There are many things to consider when you decide to buy a horse. There is a lot involved in owning a horse. You need to know what you may expect from horse ownership and the many responsibilities that go along with ownership. You need to know about nutrition, medical, dental and hoof care, but the first thing to think about is that a horse will always be a horse. They do not come from the factory gentle and programmed ready to ride. Horses are born with certain natural behaviors which include striking, rearing, bucking, biting and kicking. These behaviors are part of the herd mentality. What we must do is civilize the horse and to do this we must know how to communicate, train and ride the horse properly. As owners and riders, we have the responsibility to learn as much as we can about the nature of a horse, what it takes to care for a horse, and how to ride properly.
What is a broke horse?
Some horses are owned, ridden, and sold without ever really being educated or, as I like to say, broke. Someone managed to get a saddle and bridle on the horse, rode it for several years, and then finally sold it as a broke horse. Most likely that horse is not a broke horse. A broke horse will go forward, stop and back on cue. A rider can control the hindquarters by putting a leg on the horse slightly behind the cinch (the area we call the number three spot). The horse will respond to the seat and rein aids and a rider can control the shoulders by putting a leg on slightly in front of the cinch (the number one spot). For example, using these cues, a broke horse can do a turn on the haunches or on the forehand.
I have conducted many Responsive Riding and performance training clinics here at the ranch where people bring their horses. We start with a group discussion and participants are asked to rate their horse’s performance in the areas discussed above. We use a scale of one to ten, one being a horse that knows very little and ten being a horse that is totally trained. Most people rate their horses from seven to nine in all areas. Once we get the horses into the arena and we ask the horses to perform these basic movements, we find that the ratings in most areas drop to two or three. The horses are not really educated because they do not know how to respond to the cues. Also, the riders often do not know how to execute the cues properly and have not established a standard of performance for their horses. A nicely trained horse, a trail or riding horse, should be rated at least eight or nine in all of these areas. It is a matter of standards and expectations of how the horse will perform.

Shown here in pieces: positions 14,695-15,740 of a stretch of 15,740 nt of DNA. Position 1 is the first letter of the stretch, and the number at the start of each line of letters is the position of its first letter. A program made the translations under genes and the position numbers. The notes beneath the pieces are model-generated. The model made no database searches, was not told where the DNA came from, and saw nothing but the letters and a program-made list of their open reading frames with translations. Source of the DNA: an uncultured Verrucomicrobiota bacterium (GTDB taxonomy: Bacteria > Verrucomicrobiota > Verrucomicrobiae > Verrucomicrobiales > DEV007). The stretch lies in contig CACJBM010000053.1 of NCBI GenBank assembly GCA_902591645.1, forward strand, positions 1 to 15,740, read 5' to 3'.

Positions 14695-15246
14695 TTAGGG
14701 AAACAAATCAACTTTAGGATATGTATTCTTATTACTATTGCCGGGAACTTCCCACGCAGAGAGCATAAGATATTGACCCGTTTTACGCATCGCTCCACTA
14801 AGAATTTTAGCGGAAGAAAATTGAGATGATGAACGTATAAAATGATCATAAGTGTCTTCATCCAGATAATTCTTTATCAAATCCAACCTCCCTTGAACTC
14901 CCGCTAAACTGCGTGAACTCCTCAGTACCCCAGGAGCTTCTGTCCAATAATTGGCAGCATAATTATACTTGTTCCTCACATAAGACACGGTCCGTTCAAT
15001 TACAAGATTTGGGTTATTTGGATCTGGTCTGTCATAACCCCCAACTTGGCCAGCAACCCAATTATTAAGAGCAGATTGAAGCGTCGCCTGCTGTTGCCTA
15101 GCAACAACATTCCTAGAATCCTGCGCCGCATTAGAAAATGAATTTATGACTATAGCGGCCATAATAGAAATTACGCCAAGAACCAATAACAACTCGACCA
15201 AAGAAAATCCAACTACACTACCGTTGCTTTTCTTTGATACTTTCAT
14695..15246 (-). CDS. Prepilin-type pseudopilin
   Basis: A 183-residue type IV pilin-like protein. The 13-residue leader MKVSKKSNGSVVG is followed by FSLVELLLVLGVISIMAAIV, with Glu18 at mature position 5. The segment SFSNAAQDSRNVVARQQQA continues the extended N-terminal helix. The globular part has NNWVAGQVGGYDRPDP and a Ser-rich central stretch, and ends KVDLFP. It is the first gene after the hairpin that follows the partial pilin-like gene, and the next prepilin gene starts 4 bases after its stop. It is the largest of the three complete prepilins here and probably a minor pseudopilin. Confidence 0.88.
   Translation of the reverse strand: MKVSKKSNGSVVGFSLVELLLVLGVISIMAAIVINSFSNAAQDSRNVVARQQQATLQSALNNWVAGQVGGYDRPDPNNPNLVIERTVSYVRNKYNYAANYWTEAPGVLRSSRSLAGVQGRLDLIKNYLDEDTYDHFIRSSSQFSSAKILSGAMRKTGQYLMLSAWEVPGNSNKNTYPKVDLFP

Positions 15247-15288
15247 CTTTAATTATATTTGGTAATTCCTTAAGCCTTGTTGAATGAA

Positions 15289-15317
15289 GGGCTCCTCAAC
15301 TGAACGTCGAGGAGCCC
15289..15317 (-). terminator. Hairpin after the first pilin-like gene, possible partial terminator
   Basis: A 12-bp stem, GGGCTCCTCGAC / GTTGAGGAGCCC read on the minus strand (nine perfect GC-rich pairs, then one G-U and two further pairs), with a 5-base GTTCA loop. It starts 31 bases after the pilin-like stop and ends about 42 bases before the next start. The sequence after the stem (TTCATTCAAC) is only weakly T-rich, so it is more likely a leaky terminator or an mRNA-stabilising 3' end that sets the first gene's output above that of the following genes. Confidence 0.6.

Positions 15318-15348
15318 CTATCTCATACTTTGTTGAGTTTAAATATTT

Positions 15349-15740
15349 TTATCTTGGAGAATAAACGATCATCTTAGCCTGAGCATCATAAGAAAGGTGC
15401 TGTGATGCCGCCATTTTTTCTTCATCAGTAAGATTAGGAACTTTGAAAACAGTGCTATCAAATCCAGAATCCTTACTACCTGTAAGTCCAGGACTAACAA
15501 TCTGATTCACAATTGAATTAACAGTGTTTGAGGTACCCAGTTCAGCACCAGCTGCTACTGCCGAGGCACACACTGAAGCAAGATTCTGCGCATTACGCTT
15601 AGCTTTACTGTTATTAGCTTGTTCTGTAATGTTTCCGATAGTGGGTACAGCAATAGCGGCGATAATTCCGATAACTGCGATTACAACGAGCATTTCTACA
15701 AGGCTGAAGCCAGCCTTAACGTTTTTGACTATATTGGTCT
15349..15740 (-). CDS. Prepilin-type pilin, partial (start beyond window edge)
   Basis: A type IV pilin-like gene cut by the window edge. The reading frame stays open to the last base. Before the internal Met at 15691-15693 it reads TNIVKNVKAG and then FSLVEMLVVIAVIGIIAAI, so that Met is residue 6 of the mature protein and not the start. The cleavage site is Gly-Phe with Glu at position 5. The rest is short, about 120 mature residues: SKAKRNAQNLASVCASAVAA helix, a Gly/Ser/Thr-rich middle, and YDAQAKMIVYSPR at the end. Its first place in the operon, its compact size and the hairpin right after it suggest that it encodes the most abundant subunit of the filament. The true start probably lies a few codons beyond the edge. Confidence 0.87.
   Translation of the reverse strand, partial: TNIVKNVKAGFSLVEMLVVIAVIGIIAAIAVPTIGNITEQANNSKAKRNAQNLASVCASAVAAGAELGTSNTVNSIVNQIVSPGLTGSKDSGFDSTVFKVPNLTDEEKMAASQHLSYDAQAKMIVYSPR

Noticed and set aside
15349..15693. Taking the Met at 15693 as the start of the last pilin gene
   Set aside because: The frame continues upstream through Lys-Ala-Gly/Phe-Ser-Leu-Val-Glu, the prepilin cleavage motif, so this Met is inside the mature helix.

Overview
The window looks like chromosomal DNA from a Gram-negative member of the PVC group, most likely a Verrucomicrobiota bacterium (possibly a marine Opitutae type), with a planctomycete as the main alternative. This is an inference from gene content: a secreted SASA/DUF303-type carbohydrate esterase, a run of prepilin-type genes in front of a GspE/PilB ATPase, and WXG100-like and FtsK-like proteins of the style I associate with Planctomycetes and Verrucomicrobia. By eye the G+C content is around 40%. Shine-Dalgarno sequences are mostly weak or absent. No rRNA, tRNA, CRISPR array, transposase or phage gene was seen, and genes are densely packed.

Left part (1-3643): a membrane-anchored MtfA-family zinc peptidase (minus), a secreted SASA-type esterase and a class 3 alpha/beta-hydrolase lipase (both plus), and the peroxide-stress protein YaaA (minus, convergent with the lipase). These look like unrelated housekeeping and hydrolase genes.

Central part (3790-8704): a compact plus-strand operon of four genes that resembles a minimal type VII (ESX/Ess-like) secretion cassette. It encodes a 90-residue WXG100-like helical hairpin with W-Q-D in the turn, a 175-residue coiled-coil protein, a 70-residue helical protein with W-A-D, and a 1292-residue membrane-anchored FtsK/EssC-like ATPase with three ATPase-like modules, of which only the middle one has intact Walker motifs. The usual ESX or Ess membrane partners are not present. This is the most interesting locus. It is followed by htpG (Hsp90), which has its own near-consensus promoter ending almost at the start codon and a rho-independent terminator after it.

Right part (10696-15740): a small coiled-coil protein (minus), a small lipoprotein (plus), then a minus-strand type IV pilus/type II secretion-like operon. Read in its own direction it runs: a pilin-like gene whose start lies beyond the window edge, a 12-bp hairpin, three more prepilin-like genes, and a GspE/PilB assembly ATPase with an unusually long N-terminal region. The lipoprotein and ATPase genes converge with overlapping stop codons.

What to look for in terms of training
When you are looking at a horse to buy, you need to determine how well trained the horse really is. It is important to know if the horse has had any formal training. This doesn’t mean the horse has been with a professional trainer. There are many good horse people who are very capable of training a horse the right way. If you are a new rider it would be helpful to have a knowledgeable person ride the horse and determine how well trained it is. This doesn’t mean someone who has ridden for many years, but someone who truly knows the proper way to ride.
Work with a qualified trainer
If you are new or returning to riding you need not only a well-trained and good-minded horse but also a qualified trainer. When foundation training is not properly maintained, even a well-trained horse will revert to natural behaviors. You will need continuing help to maintain the integrity of the horse’s training and a qualified trainer can work with you and your horse to build your knowledge and confidence. Find an educated horse and work with a qualified trainer two or three times each week. If you do not have the budget to support this type of program, it is better to take lessons and lease a horse before buying your own.
It is not the exercise that trains the horse. The magic is your skill at working with the horse to execute the exercise. That is why it is important for you to work with a qualified trainer and that is why it is never, ever the horse’s fault.